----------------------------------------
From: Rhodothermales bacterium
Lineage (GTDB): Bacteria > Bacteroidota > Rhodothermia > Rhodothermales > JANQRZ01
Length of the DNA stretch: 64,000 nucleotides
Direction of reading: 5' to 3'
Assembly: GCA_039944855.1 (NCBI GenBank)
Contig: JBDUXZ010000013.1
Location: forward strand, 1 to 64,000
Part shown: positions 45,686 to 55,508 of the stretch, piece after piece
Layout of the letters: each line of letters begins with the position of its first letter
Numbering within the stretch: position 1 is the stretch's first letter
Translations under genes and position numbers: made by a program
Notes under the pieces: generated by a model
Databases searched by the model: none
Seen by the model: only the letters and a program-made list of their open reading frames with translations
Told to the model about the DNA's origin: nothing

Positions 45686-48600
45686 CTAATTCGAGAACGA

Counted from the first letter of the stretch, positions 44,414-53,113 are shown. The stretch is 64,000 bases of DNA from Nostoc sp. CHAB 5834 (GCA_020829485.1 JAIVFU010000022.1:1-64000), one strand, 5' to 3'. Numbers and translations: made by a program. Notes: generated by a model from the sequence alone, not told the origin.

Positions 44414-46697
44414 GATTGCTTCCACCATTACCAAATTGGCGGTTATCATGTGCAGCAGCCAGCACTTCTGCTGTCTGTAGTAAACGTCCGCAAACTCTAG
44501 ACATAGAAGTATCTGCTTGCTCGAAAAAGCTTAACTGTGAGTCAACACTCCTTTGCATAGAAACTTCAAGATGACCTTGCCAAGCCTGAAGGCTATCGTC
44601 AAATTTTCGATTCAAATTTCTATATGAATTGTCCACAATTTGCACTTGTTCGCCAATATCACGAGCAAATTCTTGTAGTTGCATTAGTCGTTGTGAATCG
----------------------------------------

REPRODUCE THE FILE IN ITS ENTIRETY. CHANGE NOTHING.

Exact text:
From: Rhodothermales bacterium
Lineage (GTDB): Bacteria > Bacteroidota > Rhodothermia > Rhodothermales > JANQRZ01
Length of the DNA stretch: 64,000 nucleotides
Direction of reading: 5' to 3'
Assembly: GCA_039944855.1 (NCBI GenBank)
Contig: JBDUXZ010000013.1
Location: forward strand, 1 to 64,000
Part shown: positions 45,686 to 55,508 of the stretch, piece after piece
Layout of the letters: each line of letters begins with the position of its first letter
Numbering within the stretch: position 1 is the stretch's first letter
Translations under genes and position numbers: made by a program
Notes under the pieces: generated by a model
Databases searched by the model: none
Seen by the model: only the letters and a program-made list of their open reading frames with translations
Told to the model about the DNA's origin: nothing

Positions 45686-48600
45686 CTAATTCGAGAACGA

Counted from the first letter of the stretch, positions 44,414-53,113 are shown. The stretch is 64,000 bases of DNA from Nostoc sp. CHAB 5834 (GCA_020829485.1 JAIVFU010000022.1:1-64000), one strand, 5' to 3'. Numbers and translations: made by a program. Notes: generated by a model from the sequence alone, not told the origin.

Positions 44414-46697
44414 GATTGCTTCCACCATTACCAAATTGGCGGTTATCATGTGCAGCAGCCAGCACTTCTGCTGTCTGTAGTAAACGTCCGCAAACTCTAG
44501 ACATAGAAGTATCTGCTTGCTCGAAAAAGCTTAACTGTGAGTCAACACTCCTTTGCATAGAAACTTCAAGATGACCTTGCCAAGCCTGAAGGCTATCGTC
44601 AAATTTTCGATTCAAATTTCTATATGAATTGTCCACAATTTGCACTTGTTCGCCAATATCACGAGCAAATTCTTGTAGTTGCATTAGTCGTTGTGAATCG